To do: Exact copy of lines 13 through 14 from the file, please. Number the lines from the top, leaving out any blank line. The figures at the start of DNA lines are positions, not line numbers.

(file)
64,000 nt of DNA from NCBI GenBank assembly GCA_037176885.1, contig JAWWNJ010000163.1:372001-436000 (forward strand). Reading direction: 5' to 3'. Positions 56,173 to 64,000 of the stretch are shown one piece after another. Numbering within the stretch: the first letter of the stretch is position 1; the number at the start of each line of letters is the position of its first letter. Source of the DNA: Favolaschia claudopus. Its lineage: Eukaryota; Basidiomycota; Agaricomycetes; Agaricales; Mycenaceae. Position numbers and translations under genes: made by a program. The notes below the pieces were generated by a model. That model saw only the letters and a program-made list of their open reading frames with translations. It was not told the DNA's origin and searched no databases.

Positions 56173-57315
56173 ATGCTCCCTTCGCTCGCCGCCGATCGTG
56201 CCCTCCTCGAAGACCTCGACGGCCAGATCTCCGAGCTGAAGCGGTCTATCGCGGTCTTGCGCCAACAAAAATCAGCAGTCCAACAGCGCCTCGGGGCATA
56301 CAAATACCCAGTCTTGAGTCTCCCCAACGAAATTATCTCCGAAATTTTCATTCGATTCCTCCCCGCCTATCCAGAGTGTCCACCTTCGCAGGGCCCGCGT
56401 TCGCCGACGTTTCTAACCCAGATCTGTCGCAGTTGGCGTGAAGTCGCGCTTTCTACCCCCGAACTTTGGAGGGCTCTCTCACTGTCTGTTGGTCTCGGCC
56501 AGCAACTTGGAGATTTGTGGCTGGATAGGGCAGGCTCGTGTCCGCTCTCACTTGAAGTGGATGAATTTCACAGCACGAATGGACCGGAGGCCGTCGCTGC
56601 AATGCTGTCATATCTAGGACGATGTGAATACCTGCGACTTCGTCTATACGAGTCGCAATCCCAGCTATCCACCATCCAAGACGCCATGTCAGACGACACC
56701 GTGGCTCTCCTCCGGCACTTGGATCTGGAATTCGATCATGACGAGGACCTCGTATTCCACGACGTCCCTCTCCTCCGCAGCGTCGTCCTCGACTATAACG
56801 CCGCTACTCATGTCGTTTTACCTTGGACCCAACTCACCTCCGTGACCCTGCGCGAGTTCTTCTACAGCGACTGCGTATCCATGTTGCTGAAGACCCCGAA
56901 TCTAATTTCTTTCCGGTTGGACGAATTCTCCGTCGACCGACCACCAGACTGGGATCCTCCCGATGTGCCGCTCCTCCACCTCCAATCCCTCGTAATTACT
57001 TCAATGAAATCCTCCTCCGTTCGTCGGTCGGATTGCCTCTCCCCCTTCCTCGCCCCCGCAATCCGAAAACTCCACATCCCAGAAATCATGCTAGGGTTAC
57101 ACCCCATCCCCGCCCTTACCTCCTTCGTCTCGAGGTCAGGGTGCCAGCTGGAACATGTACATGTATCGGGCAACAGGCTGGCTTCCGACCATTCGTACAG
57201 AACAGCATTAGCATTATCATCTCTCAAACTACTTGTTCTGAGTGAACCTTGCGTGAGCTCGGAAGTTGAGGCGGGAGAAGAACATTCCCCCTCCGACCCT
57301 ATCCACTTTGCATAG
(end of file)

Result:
57101 ACCCCATCCCCGCCCTTACCTCCTTCGTCTCGAGGTCAGGGTGCCAGCTGGAACATGTACATGTATCGGGCAACAGGCTGGCTTCCGACCATTCGTACAG
57201 AACAGCATTAGCATTATCATCTCTCAAACTACTTGTTCTGAGTGAACCTTGCGTGAGCTCGGAAGTTGAGGCGGGAGAAGAACATTCCCCCTCCGACCCT